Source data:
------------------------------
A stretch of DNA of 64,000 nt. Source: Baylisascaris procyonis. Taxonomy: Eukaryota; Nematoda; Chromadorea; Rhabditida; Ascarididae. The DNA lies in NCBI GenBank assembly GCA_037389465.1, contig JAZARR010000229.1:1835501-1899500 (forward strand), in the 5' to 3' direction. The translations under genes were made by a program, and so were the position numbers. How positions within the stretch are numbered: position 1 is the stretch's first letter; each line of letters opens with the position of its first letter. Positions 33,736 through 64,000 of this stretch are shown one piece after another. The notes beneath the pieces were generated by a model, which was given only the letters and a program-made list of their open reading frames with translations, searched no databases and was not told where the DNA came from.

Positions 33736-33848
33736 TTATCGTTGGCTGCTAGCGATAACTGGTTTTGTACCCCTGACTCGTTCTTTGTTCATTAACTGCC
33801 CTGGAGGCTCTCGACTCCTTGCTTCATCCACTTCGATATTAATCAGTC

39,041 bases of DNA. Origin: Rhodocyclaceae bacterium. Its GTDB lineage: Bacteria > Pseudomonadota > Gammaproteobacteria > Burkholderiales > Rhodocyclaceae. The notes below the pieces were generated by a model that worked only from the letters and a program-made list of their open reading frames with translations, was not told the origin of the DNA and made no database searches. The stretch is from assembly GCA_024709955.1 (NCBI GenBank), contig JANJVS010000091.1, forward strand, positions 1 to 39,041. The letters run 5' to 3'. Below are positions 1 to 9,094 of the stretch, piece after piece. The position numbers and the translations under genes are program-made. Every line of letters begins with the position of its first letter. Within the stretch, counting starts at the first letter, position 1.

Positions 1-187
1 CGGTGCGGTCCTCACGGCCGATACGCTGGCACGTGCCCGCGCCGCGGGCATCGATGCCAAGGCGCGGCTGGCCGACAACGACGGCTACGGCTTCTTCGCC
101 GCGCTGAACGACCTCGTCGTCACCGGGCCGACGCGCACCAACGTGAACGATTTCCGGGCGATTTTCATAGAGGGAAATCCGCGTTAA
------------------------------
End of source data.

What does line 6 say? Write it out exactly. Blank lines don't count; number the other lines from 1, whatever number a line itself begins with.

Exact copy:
Positions 1-187